Accountants for manufacturers have developed many methods for allocating indirect overhead costs, most of which are based on a common denominator of production activity. There are four basic types of manufacturing costs: raw materials, direct labor, variable overhead, and fixed overhead.

Two vexing issues rear their ugly heads in determining product cost for a manufacturer:

  • Drawing a bright line between manufacturing costs and non-manufacturing operating costs: The key difference here is that manufacturing costs are categorized as product costs, whereas non-manufacturing operating costs are categorized as period costs. In calculating product costs, you include only manufacturing costs and not other costs. Remember that period costs are recorded right away as expenses. Here are some examples of each type of cost:

    Wages paid to production line workers are a clear-cut example of a manufacturing cost.

    Salaries paid to salespeople are a marketing cost and are not part of product cost; marketing costs are treated as period costs, which means they are recorded immediately to expense of the period.

    Depreciation on production equipment is a manufacturing cost, but depreciation on the warehouse in which products are stored after being manufactured is a period cost.

    Moving the raw materials and partially-completed products through the production process is a manufacturing cost, but transporting the finished products from the warehouse to customers is a period cost.

The accumulation of direct and indirect production costs starts at the beginning of the manufacturing process and stops at the end of the production line. In other words, product cost stops at the end of the production line — every cost up to that point should be included as a manufacturing cost.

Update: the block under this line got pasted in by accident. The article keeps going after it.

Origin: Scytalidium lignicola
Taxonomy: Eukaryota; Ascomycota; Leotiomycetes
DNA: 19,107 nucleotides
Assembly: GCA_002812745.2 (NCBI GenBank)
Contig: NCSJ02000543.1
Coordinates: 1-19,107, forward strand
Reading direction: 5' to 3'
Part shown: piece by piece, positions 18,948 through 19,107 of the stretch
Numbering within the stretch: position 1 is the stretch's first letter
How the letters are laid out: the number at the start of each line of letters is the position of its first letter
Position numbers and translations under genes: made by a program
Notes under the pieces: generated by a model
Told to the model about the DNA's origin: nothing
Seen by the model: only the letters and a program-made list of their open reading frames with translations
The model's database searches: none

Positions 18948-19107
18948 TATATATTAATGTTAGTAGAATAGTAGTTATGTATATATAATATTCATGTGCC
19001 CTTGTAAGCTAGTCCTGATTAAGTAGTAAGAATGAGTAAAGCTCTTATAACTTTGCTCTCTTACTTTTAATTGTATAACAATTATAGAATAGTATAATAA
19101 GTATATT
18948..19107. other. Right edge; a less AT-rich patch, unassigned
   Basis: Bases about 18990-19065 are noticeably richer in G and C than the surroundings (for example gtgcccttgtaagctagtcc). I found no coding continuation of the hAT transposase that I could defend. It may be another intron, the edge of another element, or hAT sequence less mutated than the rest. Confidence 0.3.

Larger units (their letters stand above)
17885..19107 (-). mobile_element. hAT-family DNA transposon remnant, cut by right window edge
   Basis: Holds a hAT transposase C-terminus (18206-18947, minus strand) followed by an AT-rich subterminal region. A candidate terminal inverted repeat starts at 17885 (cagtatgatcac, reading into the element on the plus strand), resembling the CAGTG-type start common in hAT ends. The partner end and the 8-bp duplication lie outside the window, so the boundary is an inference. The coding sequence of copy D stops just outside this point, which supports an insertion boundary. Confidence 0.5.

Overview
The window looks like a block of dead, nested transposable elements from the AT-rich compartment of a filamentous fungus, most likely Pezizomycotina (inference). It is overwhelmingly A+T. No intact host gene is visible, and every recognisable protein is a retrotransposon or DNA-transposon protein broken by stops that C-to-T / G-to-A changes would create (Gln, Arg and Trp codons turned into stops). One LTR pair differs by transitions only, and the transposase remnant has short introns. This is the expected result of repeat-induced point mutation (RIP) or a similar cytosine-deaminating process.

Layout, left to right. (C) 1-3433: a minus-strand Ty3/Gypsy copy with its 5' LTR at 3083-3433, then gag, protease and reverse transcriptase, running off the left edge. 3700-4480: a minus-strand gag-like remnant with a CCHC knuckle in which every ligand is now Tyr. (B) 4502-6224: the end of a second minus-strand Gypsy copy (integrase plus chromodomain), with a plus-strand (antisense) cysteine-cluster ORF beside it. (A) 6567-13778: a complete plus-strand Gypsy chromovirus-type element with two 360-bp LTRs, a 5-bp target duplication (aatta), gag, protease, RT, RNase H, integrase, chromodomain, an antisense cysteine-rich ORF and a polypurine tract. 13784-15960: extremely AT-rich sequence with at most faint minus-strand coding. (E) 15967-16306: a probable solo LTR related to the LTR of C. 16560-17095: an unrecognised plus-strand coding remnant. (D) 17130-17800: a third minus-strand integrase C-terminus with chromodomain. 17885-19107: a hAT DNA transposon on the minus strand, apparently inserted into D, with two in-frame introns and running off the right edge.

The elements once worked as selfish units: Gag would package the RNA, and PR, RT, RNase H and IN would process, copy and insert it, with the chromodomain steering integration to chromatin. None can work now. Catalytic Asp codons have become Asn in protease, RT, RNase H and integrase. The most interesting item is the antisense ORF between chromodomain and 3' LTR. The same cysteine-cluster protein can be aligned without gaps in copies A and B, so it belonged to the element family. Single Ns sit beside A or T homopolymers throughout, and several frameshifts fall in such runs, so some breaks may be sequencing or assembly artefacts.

If you misclassify some manufacturing costs as operating costs (nonmanufacturing expenses), your product cost calculation will be too low. Also, the Internal Revenue Service may come knocking at your door if it suspects that you deliberately (or even innocently) misclassified manufacturing costs as non-manufacturing costs in order to minimize your taxable income.

  • Allocating indirect costs among different products: Indirect manufacturing costs must be allocated among the products produced during the period. The full product cost includes both direct and indirect manufacturing costs. Creating a completely satisfactory allocation method is difficult; the process ends up being somewhat arbitrary, but it must be done to determine product cost.

    Managers should understand how indirect manufacturing costs are allocated among products (and, for that matter, how indirect non-manufacturing costs are allocated among organizational units and profit centers). Managers should also keep in mind that every allocation method is arbitrary and that a different allocation method may be just as convincing.